With virtualization having turned IT on its side over the past 10 years, it’s hard to think about the future of the data center without thinking about VMware, and especially its annual VMworld conferences. In fact, the week of VMworld U.S. usually tends to be one of the most active IT news weeks all year. Given acquisitions, buzz about cloud and increasing competition, VMworld 2013 is shaping up to be the show’s biggest yet. What might we see this year at VMworld? I have five main predictions.
- Nearly every vendor that has supported VMware vSphere will announce support for Hyper-V and state that KVM is on the roadmap, too. The virtualization market is really getting competitive. Microsoft’s Hyper-V has shaped up into a good-enough competitor at the infrastructure level, and with its licensing terms, Microsoft is really taking aim at VMware. KVM, which powers much of the open-source virtual world under software suites like OpenStack, has also come along nicely. We’ll also start to see more options to manage these different hypervisors together. VMware has its own vCenter Multi-Hypervisor Manager, and there are other competitors such as HotLink SuperVISOR. In the virtualization market in general, there will be more of an emphasis on cross-platform, cross-cloud orchestration and deployment.
- We’ll see more products, techniques and a general focus on business processes as a whole at VMworld 2013. Virtualization itself has become quite mainstream, and there’s only so much to be done for IT at those lower levels. A lot of new product announcements have focused on improving business processes and helping companies bridge the gap between where they are and where their CEOs want them to be. Whether VMworld is the right audience for that sort of thing, though, is a big question. The technical community doesn’t often see the bigger business picture.
- By the end of the week, the entire industry will be officially tired of the descriptor “software-defined.” We’ll hear announcements of companies doing interesting things in the software-defined space, including VMware itself. We’ll also see companies trying to piggyback on the hype by calling their products “software-defined” when they really aren’t. Software configuration isn’t software-defined, folks.
- Like all other years, this will continue to not be the year of VDI. Perhaps with the new focus on more holistic end-user computing management, there will be renewed interest, but VDI continues to be slow on the uptake, at least compared to the way server virtualization took off.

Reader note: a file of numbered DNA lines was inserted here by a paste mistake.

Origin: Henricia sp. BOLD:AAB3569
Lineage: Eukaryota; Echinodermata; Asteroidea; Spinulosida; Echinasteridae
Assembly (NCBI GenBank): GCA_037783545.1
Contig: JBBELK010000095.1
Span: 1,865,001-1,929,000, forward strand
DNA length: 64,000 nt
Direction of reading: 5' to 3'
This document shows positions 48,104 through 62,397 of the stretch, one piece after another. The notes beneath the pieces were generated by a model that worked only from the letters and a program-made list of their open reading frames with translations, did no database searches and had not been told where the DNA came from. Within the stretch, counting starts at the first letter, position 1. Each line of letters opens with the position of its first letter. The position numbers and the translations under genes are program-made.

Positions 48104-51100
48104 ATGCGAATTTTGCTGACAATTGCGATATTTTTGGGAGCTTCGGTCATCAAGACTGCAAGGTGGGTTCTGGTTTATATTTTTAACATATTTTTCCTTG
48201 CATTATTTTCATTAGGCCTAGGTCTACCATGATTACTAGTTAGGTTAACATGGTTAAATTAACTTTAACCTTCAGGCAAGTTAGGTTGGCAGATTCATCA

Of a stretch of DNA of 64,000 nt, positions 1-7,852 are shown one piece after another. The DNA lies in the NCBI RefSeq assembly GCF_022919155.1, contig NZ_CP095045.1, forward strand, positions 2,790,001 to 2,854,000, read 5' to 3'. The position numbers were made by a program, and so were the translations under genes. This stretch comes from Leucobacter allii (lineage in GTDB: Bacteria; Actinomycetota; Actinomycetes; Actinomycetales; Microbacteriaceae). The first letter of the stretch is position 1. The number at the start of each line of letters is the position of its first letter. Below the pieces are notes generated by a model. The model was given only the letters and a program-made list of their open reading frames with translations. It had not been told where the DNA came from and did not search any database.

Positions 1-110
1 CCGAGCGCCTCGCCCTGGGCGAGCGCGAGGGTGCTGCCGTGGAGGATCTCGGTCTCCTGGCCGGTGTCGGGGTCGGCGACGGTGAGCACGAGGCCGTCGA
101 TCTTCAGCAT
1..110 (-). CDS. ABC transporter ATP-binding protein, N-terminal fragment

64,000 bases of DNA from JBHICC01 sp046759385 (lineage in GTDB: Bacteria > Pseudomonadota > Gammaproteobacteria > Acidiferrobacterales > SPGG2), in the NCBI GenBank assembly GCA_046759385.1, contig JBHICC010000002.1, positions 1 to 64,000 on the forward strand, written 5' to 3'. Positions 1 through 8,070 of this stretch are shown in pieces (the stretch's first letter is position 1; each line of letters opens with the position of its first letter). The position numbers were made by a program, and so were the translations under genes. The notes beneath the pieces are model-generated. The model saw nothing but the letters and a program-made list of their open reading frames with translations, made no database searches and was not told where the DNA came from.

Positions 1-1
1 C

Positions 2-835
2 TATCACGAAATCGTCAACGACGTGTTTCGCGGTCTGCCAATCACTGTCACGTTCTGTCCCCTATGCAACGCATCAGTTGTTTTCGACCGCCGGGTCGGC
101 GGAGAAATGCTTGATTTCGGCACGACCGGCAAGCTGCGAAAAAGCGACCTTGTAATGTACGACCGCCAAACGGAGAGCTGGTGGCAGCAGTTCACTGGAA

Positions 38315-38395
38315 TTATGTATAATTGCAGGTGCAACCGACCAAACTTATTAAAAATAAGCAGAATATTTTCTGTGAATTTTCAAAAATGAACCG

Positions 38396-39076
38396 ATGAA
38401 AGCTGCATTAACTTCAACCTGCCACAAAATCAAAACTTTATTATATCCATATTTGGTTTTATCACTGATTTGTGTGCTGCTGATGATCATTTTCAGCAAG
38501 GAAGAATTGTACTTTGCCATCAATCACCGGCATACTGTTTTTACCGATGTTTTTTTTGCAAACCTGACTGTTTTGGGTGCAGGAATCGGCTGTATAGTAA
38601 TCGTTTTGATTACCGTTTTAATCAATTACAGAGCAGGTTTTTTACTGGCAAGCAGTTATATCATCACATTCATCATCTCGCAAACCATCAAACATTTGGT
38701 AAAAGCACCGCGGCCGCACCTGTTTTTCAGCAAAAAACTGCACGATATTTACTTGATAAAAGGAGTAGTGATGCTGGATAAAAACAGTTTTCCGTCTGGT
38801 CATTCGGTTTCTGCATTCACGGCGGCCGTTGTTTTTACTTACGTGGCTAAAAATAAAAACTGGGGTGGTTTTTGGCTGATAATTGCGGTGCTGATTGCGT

- VMware may up its networking and storage games. VMware has been pretty quiet lately, like the calm before a storm. There was the announcement of the vCloud Hybrid Service in May, which will certainly get air time at VMworld. The company’s normal release schedule would normally make this a major release year for its flagship vSphere product, but there haven’t been many indications of that. However, there are a few big items looming out there that VMware needs to address. One is the massive acquisition of Nicira in August 2012, which so far has only yielded a product name, NSX, as well as rumors of a launch in the second half of 2013. There is also the acquisition of storage-virtualization-heavy Virsto in February 2013. The last few VMworlds have featured VMware staffers talking about new storage concepts like vVols, virtualized flash and distributed storage. We may see something very interesting, perhaps in combination with Virsto. Storage performance and management is a serious weakness right now for VMware, especially in the face of open-source clustered storage projects like Ceph and Gluster, and competition with companies like Nutanix and Simplivity. It’s time for VMware to fire back.
Overall, I’m always excited about VMworld. Between the community and the technology, I leave the conference exhausted and full of new ideas. I’ll see you there!
BOB PLANKERS is a virtualization and cloud architect at a major Midwestern university. He is also the author of The Lone Sysadmin blog.
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